Blog 4

What is architecture? This question has changing answers throughout history. From primitive structures that were once for the sole purpose of shelter, to complex building systems that address a multitude of problems, architecture has evolved to become so many things. Today, our society is constantly changing and the idea of adaptable buildings has created new possibilities for exploration of design. However, our world is changing so quickly that new designs are quickly becoming old and not addressing long-term issues. One of the most complex issues to address is changing weather conditions.

As weather conditions are rapidly changing, the storms have become larger and stronger. In the past thirty-five years, the number of category four and five storms has greatly increased along with the temperature of the ocean (nrdc.org). In 2005, Hurricane Katrina was a warning sign that our current infrastructure and cities along coastlines are not resilient and do not have the ability to adapt to drastic weather patterns and storms. When New Orleans was built under sea level, no one would ever imagine that it would also face huge a devastating storm such as Hurricane Katrina. Now that we have learned about the possible disasters that can destroy current modes of design we must rethink the ways in which we design our cities and the ways in which buildings can respond to weather patterns.

As ocean temperatures rise, the current weather patterns are predicted to change and the number of intense rainstorms is also predicted to increase (nrdc.org). With all of these different weather patterns and advancements in technology, architecture has the possibility to design cities that are more resilient. Buildings can become more than shelter and act as a barrier to changing weather. Since weather patterns are predicted to become warmer and wetter, air conditioning units will become more inefficient and will need to work harder in order to create a cooler livable environment for humans. As temperatures become warmer and more humid, architects will have to create buildings that will be able to create a thermal comfort zone without the increase in energy consumption. As discussed in class, tropical climates elevate homes from the floor to promote natural ways of ventilation. According to the pyschrometric chart, natural and fan ventilation prove to be the most successful cooling methods in humid and hot climates. Raising buildings from the ground will also be useful to avoid flooding from rainfalls and intense storms such as hurricanes.

Here is a building that responds to the natural flooding of a lake by building the home elevated from the ground so when the river is flooded as shown below, the home still remains above the water.

Image

 

http://dornob.com/lofted-living-elevated-home-literally-sits-on-the-water/#axzz2hI6Tl9M2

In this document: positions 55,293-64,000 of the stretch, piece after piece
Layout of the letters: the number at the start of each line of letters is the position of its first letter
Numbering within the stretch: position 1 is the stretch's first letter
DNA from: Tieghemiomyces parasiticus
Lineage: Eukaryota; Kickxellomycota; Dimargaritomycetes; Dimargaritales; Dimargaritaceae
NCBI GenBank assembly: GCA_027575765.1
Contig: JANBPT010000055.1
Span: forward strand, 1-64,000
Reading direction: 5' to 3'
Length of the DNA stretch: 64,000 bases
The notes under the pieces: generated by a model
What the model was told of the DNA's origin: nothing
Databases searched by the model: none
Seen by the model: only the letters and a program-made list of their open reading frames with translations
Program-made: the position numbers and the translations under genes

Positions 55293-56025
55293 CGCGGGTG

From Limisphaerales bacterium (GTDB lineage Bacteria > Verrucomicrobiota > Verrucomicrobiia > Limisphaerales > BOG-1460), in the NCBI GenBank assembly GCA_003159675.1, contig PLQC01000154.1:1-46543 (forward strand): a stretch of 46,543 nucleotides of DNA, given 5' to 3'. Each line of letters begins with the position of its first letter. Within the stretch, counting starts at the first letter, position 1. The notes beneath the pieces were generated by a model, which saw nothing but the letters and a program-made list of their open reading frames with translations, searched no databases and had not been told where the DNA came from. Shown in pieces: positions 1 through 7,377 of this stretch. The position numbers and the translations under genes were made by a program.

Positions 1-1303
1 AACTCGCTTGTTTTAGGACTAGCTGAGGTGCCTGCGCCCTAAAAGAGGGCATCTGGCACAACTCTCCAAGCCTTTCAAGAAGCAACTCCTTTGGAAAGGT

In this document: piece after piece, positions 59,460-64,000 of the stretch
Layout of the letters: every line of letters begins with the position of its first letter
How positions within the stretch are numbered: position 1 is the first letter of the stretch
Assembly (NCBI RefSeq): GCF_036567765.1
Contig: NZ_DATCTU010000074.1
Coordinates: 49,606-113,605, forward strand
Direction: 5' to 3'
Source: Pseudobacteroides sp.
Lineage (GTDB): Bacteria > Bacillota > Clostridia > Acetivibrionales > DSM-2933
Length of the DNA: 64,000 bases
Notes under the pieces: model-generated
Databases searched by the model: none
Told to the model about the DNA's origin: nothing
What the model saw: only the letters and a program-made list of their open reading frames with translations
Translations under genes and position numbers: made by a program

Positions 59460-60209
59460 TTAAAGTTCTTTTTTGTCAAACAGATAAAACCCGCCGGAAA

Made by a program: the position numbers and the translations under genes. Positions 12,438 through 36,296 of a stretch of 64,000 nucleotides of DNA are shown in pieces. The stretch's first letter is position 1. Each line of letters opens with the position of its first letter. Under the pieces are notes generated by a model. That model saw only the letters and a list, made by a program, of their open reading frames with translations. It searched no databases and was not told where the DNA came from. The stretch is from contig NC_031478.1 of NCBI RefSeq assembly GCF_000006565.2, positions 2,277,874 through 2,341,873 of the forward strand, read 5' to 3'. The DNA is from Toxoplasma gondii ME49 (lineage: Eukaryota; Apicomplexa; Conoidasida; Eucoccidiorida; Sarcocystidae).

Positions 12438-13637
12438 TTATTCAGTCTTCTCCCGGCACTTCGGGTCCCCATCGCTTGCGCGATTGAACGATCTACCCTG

Architecture has the ability to expand drastically to rethink just design and also respond and create systems that adapt to the long-term possibilities of weather patterns. By looking at architecture in a lens beyond design, the possibilities in which architecture can address these problems are greatly expanded. According to Lechner, the four factors that contribute to a change in heat are air temperature, humidity, air movement, and mean radiant temperature (Lechner 60). As discussed in the readings buildings have become thermal barriers in the past to reduce heat loss. In future we can think of architecture acting as a thermal barrier that promotes the cooling of air and ventilation. Skins of buildings have now become more active in thinking about their role in the environment and are becoming a system that addresses specific environmental needs. For example, Thom Faulders designed the Airspace building in Tokyo, Japan which utlilizes the skin of the building as a protective shield and method of privacy. The skin still allows for diffused light to enter into the house and also filters and stores rainwater. The skin allows for privacy and also functions to protect the home.

 Here is an example of the foliage like skin that protects the building from harsh sunlight and filters water. 

Image

http://faulders-studio.com/proj_airspace.html#

These unique methods are progressive ways for rethinking the way architecture can respond to our environment and create new dwelling places. Architecture can be many things and by adapting to long-term problems of our environment, they can be both protective shelter and also control our living environments

 

http://www.nrdc.org/globalwarming/fcons/fcons1.asp

http://faulders-studio.com/proj_airspace.html#

http://dornob.com/lofted-living-elevated-home-literally-sits-on-the-water/#axzz2hI6Tl9M2

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